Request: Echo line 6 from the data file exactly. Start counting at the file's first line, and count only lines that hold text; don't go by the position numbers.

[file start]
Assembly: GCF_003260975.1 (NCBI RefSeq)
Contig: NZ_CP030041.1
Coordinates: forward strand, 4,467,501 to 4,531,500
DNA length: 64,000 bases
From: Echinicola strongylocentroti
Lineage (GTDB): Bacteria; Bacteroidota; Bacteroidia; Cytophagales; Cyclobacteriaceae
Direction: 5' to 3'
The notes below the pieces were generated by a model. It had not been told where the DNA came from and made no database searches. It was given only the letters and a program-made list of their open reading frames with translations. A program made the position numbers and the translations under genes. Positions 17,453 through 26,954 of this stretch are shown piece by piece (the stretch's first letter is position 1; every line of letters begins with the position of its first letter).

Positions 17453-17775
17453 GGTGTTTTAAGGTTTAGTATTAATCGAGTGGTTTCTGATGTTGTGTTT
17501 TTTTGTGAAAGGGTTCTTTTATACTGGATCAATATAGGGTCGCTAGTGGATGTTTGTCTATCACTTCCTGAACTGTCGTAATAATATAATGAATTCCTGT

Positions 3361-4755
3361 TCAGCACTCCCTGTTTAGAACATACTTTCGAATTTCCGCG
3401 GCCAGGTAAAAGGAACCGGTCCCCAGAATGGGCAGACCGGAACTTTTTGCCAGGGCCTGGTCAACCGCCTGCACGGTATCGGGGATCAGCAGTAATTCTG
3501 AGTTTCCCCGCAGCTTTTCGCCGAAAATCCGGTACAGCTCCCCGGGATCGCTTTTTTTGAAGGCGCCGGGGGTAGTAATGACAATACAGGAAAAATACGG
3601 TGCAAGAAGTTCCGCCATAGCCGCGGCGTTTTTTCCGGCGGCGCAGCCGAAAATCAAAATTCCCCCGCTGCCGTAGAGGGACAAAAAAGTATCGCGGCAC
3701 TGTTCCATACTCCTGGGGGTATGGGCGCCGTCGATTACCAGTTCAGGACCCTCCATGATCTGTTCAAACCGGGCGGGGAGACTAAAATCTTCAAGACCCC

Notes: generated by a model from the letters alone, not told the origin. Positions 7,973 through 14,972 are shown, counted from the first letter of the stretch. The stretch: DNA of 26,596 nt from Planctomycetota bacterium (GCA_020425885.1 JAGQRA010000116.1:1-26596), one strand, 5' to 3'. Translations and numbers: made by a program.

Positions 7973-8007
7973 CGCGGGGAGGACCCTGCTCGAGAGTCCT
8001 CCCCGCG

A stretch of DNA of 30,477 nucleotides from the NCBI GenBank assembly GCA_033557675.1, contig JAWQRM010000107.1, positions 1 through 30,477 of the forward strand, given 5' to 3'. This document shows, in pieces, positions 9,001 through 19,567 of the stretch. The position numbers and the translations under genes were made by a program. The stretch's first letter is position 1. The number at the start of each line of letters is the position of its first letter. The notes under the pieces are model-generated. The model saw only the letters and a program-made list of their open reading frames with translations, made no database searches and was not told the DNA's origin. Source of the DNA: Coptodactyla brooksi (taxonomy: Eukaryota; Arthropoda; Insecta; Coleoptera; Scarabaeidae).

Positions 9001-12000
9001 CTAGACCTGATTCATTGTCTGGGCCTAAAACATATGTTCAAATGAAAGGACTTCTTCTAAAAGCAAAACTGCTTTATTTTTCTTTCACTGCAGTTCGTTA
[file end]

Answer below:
Lineage (GTDB): Bacteria; Bacteroidota; Bacteroidia; Cytophagales; Cyclobacteriaceae